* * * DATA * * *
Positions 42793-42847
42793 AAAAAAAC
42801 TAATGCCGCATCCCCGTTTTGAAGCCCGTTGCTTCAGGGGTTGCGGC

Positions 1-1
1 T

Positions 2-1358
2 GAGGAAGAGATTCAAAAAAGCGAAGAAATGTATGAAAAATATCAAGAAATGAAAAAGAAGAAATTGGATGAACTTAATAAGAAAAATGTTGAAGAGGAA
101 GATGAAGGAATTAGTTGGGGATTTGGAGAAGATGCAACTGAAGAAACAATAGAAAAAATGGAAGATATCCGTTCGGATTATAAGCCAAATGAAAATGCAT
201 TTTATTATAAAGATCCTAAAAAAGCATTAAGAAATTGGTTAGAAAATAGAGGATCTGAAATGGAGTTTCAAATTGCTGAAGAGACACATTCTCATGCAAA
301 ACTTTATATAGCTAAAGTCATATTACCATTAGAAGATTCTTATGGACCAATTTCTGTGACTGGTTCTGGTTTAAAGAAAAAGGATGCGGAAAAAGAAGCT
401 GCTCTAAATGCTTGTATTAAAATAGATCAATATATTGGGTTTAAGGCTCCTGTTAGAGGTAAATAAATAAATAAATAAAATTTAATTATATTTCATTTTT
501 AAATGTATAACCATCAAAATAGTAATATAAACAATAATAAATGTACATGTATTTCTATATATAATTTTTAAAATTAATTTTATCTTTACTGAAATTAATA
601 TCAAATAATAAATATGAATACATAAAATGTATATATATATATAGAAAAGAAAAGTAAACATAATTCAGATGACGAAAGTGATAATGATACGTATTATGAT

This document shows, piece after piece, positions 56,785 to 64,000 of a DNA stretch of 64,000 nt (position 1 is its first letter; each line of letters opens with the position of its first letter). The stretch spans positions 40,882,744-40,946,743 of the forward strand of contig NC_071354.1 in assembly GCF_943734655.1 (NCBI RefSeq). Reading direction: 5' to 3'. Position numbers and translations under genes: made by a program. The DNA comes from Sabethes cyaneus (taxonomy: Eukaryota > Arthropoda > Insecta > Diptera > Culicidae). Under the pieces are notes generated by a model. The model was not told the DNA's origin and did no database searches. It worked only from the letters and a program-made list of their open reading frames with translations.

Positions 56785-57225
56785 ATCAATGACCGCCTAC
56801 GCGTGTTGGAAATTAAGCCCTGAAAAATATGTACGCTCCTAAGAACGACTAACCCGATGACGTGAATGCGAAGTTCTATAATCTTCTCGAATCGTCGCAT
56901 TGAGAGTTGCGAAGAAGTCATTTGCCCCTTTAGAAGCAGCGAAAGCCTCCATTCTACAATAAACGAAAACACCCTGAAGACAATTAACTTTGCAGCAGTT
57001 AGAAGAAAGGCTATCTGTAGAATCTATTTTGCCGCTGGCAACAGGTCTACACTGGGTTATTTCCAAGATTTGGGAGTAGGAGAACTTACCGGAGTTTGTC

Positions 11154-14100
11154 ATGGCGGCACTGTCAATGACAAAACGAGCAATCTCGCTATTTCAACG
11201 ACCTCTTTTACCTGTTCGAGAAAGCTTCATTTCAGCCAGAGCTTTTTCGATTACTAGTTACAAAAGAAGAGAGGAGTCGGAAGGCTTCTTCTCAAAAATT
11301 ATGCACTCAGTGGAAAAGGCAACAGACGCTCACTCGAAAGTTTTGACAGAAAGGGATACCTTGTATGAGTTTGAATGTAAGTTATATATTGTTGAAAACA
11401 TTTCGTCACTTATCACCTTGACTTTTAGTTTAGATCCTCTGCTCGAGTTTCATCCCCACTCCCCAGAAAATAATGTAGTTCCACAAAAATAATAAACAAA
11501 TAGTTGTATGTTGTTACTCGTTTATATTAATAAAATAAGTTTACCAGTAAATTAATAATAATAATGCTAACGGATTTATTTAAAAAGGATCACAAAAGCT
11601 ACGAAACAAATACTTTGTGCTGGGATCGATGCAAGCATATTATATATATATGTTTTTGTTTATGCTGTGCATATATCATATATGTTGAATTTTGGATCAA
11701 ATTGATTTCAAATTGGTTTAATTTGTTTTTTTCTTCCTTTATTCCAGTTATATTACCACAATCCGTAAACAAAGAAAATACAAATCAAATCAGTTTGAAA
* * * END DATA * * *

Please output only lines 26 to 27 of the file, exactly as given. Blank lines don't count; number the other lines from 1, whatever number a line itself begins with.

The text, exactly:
11601 ACGAAACAAATACTTTGTGCTGGGATCGATGCAAGCATATTATATATATATGTTTTTGTTTATGCTGTGCATATATCATATATGTTGAATTTTGGATCAA
11701 ATTGATTTCAAATTGGTTTAATTTGTTTTTTTCTTCCTTTATTCCAGTTATATTACCACAATCCGTAAACAAAGAAAATACAAATCAAATCAGTTTGAAA